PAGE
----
Auckland could be about to face one of its worst housing shortages in more than 10 years due to the current surge in migration.
Population and building consent figures suggest construction of new homes in the Auckland region has not kept pace with its burgeoning population since 2005, but as the region’s population growth accelerates, the housing shortage could be about to take a turn for the worse.
The accompanying table shows the Auckland Region’s population growth from 2004 to 2013, as estimated by Statistics NZ.
It shows that from 2005 to 2013, Auckland’s overall population growth has been reasonably consistent, at about 20,000 to 25,000 new residents a year.
But that could be about to blow out to about 42,000 new residents a year if current migration trends continue, increasing the pressure on the region’s already tight housing supply.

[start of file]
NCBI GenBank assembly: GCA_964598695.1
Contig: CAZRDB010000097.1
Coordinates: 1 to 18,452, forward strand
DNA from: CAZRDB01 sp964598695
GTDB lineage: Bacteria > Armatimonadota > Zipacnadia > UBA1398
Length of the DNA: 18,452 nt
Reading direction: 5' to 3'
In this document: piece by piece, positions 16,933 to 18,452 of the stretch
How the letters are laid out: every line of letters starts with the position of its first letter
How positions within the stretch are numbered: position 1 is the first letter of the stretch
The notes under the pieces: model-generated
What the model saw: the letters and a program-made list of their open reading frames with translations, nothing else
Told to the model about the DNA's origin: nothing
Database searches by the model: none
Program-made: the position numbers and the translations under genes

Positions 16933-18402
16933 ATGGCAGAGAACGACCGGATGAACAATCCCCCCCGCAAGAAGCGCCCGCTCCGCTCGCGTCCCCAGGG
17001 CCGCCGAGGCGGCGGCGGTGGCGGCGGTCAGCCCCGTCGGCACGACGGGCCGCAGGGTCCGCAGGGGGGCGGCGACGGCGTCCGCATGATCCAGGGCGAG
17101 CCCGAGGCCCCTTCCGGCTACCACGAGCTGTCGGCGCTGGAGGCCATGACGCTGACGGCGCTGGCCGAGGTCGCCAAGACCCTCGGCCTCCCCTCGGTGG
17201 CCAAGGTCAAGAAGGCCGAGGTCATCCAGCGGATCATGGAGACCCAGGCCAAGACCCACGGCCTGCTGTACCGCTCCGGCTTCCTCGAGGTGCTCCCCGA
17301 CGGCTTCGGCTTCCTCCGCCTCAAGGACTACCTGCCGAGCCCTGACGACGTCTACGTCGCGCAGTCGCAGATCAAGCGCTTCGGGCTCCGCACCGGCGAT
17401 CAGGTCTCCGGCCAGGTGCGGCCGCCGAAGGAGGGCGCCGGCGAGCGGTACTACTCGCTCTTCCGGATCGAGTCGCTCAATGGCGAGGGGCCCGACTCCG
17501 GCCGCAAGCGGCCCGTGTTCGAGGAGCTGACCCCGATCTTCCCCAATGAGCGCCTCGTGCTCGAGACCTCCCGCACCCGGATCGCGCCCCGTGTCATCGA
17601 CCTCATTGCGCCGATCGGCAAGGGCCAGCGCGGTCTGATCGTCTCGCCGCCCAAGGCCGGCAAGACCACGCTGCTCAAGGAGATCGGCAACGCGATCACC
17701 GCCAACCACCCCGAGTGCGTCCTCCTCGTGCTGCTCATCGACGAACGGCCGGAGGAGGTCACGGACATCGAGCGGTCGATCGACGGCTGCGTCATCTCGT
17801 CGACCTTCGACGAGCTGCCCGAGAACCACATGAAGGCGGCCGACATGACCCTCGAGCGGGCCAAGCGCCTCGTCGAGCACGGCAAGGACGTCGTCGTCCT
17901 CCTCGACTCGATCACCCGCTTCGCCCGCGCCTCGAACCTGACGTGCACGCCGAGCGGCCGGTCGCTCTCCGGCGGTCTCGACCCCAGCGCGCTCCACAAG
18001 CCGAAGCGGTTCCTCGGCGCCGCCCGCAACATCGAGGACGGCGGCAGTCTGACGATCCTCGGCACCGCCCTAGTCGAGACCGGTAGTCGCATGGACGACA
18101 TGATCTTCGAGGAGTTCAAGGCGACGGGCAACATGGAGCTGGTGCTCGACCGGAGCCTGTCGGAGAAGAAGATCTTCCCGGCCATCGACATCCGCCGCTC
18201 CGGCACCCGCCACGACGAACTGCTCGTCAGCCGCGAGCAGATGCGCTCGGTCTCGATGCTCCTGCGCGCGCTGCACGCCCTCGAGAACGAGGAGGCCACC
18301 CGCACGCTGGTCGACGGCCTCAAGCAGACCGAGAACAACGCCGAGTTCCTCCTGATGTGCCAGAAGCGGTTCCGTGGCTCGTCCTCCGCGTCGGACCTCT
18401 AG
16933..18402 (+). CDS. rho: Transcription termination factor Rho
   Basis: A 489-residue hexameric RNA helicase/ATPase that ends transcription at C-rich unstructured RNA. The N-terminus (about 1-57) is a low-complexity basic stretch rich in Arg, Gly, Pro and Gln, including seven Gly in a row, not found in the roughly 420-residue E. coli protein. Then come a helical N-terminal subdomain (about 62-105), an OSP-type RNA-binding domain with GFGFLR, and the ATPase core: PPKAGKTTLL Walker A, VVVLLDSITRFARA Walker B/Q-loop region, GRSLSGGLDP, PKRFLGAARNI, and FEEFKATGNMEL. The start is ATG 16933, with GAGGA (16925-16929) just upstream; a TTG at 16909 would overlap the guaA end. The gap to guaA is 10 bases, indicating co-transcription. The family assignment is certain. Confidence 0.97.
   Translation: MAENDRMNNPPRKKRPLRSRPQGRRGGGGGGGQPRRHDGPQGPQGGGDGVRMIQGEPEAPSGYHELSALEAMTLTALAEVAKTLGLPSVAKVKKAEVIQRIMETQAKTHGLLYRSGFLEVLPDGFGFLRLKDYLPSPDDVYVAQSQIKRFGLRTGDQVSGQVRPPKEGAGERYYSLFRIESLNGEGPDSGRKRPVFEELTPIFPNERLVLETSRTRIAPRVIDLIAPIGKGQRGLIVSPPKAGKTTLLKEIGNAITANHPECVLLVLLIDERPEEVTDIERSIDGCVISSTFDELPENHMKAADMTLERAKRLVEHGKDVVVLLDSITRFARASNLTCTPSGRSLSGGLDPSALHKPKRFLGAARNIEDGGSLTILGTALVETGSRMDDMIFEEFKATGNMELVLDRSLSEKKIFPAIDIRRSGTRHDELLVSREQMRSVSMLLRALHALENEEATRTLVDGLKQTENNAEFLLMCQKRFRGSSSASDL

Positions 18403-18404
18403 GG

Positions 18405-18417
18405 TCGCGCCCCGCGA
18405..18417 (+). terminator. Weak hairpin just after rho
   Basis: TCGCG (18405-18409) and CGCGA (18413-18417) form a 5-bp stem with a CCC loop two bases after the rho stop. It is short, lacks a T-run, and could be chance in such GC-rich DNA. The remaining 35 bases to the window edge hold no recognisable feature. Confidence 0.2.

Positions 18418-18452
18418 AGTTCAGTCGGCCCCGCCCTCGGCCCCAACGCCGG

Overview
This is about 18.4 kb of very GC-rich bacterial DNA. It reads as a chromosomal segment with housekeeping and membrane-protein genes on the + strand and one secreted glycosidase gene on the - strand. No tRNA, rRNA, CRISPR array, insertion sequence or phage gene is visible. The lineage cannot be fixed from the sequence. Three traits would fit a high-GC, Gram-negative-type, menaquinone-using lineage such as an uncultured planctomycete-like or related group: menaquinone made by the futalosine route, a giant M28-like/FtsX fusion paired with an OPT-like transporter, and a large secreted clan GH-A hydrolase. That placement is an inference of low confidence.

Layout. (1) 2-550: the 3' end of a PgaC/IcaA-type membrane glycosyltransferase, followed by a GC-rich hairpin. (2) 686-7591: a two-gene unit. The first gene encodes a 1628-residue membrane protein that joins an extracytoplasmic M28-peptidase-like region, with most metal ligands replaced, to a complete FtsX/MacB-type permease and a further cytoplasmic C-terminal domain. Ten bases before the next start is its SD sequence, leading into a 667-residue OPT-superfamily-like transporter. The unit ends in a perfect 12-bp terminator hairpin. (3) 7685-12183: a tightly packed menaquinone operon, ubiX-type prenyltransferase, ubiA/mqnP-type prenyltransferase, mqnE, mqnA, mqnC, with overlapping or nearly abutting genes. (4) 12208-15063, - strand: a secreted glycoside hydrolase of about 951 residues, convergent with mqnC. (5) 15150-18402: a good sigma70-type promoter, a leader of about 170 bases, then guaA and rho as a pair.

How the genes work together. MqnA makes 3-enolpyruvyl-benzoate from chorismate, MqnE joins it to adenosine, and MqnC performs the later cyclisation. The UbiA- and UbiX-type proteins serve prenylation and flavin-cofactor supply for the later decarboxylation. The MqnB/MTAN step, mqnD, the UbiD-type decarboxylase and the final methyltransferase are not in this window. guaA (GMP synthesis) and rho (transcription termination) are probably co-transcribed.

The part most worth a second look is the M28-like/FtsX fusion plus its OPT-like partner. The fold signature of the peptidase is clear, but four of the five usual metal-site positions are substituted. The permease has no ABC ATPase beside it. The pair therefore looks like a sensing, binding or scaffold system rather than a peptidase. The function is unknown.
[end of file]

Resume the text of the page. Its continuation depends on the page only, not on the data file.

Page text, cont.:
Census data suggests that the average household size in Auckland has been between 3 and 3.1 residents per dwelling over the last decade
Assuming an average household occupancy of 3.1, there would need to be 8065 new dwellings added to its housing stock for every 25,000 new residents.
The last time the supply of new dwellings exceeded the region’s population growth was 2004 - 2005, but that was driven by the shoebox apartment building boom in the CBD.
Building consent figures suggest that the supply of new homes has been falling woefully short of what has been needed since 2006, when the region’s population grew by an estimated 24,100, which using average occupancy of 3.1 people per household, would have required an additional 7,774 homes.
But only 7,250 new dwellings were consented during that period, leaving a shortfall of 524 homes.
That shortfall got bigger every year and peaked at 4,380 homes in the year to June 2011, before dropping back in 2012 (shortfall 2771 homes) and 2013 (shortfall 1,689 homes) as building activity rose to meet demand.
Those shortfalls are significant because until the supply of homes starts to exceed demand again, they are cumulative.
Equivalent of Hawke's Bay population added to Auckland in 7 years
From June 2006 to June 2013 the region’s population is estimated to have increased by 156,400, roughly equivalent to the entire population of Hawke's Bay, including the cities of Napier and Hastings.